Companies that fail to respond to the concerns of churches and others over the impact of their business on the environment will suffer serious damage to their reputations, a leading consultant in the field has warned.
Ben Caldecott, who leads Oxford's Stranded Assets programme which studies how environment-related risks affect assets, said that when organisations such as the Church of England announced divestment policies, it was not the action of selling shares that had the biggest impact.
He warned that he "indirect effect" of divestment has the most significant impact, with the business practices of organisations exposed to additional scrutiny and potentially resulting in damage to their reputations.
"Church groups, faith groups, are very influential still, even in an increasingly secular society," he told BBC Radio 4's Sunday programme. "It poses a significant reputational risk to some of these companies."
He was speaking after the Church of England announced a £12 million divestment from thermal coal and tar sands, meaning it is ending its financial investments in fossil fuels that are the heaviest pollutants.
None of the Church's three investing bodies, including the Church Commissioners, who are responsible in total for £9 billion worth of assets, will make any direct investments in any company where more than 10 per cent of revenues are derived from thermal coal or the production of oil from tar sands.
This announcement coincides with a new Church of England climate change policy that sets out how investments will support the transition to a low carbon economy. The Methodists have also announced a new climate change policy, setting criteria for excluding tar sands and thermal coal companies from investments, although not yet threatening divestment. Pope Francis is due to publish a landmark encyclical on climate change, the environment and stewardship.
Canon Richard Burridge, deputy chair of the CofE's ethical investment advisory group, said: "Climate change is already a reality. From an ethical perspective the focus of the investing bodies must be on assisting the transition to a low carbon economy. The Church has a moral responsibility to speak and act on both environmental stewardship and justice for the world's poor who are most vulnerable to climate change. This responsibility encompasses not only the Church's own work to reduce our own carbon footprint, but also how the Church's money is invested and how we engage with companies on this vital issue."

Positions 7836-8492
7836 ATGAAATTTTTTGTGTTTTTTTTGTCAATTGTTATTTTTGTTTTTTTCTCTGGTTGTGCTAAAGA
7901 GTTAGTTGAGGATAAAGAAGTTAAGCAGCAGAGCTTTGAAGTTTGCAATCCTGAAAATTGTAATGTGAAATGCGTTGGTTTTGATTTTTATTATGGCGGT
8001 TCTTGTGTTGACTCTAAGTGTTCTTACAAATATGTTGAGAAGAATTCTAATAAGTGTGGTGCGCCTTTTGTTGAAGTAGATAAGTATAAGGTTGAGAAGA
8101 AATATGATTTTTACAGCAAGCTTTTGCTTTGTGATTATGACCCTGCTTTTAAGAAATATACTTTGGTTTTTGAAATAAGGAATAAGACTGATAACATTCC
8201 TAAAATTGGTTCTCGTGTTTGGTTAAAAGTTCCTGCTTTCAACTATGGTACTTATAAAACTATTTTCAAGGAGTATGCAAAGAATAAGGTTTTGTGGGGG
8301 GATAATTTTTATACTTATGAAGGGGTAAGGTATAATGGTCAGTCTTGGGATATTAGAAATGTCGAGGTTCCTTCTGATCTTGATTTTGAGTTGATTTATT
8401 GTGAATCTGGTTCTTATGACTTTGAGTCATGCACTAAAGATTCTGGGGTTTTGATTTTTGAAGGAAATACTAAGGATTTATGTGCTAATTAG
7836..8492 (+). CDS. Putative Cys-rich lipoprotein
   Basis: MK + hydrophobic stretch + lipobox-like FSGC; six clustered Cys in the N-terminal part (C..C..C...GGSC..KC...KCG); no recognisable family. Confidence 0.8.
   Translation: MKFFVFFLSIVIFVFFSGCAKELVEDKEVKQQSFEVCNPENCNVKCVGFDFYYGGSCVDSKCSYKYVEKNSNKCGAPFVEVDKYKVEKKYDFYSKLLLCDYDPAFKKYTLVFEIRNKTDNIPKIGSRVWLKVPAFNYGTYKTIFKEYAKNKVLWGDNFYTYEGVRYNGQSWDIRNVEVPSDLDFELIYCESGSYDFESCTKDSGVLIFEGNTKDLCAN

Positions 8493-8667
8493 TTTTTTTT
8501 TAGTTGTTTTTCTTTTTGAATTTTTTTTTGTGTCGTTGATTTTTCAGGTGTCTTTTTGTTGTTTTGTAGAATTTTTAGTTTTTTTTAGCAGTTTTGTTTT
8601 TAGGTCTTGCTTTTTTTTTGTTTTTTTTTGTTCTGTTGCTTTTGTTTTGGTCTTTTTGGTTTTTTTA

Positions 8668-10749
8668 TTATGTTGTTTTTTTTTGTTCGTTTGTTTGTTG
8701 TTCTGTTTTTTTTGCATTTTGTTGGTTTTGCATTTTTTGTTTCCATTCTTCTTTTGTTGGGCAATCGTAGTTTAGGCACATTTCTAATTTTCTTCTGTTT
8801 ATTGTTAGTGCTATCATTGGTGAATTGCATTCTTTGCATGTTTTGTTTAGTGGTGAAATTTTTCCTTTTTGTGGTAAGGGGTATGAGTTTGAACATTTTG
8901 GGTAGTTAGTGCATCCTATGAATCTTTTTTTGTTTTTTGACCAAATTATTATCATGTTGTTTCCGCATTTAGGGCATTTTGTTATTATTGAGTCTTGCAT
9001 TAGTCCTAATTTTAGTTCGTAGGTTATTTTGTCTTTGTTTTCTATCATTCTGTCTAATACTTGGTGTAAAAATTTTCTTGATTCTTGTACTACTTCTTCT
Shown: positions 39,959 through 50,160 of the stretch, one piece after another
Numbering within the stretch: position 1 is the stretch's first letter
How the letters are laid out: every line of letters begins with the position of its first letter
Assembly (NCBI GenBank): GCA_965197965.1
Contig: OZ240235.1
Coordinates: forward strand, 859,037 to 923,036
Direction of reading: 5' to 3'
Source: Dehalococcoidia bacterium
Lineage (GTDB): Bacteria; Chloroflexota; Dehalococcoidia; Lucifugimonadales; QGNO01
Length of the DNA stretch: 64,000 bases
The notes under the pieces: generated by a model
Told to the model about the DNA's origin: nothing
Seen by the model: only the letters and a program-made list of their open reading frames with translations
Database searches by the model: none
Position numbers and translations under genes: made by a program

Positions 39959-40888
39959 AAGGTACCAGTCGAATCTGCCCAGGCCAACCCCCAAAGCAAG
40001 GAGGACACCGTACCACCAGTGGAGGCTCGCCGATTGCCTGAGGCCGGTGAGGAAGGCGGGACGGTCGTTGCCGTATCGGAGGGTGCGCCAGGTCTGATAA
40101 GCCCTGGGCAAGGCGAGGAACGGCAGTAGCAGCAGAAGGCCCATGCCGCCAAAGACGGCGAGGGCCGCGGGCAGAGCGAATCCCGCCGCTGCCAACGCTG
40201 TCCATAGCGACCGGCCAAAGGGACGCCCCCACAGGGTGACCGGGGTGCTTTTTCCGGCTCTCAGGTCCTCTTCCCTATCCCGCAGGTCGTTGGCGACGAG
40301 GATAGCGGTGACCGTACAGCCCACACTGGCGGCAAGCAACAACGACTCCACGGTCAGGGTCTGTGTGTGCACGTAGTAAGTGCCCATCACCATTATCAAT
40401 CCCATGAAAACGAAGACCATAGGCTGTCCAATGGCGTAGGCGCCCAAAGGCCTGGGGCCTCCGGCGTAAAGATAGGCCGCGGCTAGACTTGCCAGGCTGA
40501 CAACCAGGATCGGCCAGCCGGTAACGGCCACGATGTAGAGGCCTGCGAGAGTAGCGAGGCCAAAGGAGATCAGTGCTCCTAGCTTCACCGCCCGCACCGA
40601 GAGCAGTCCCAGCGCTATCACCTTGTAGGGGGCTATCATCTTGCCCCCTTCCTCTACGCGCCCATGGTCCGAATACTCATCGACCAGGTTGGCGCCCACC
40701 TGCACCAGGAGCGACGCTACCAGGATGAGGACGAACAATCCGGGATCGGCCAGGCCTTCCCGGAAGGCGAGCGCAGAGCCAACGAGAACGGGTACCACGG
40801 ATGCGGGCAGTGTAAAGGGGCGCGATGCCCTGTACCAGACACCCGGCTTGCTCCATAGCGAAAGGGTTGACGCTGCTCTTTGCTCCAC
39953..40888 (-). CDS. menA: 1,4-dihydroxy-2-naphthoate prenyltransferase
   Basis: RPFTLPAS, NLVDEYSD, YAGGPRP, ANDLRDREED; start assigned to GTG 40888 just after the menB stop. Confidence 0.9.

Bishop of Salisbury Nick Holtam, lead bishop on the environment, said: "It marks the start of a process of divestment as well as engagement with fossil fuel companies and better aligns the Church's investment practice with its belief, theology and practice.
"Climate change is the most pressing moral issue in our world. Change is happening rapidly, I therefore particularly welcome the commitment to regularly review the policy recommendations in the light of our knowledge and experience."
Tom Joy, director of investments at the Church Commissioners, said: "We want to be at the forefront of institutional investors seeking to address the challenge of energy transition. This will predominantly be achieved through strategic engagement, as seen by recent shareholder resolutions at Shell and BP. But this new policy rightly goes beyond to incorporate investment exclusions for companies focused on the highest carbon fossil fuels where we do not think engagement would be productive."
Edward Mason, head of responsible investment for the Church Commissioners, said: "This is one of the most comprehensive policy frameworks on climate change adopted by any institutional investor. This is not about divestment versus engagement. This policy talks to how institutional investors committed to ethical and responsible investment can integrate climate change considerations into their thinking and investment strategy. This is an evolving space. We want to continue to collaborate with others to play our part in the transition towards a low carbon economy and low carbon investing."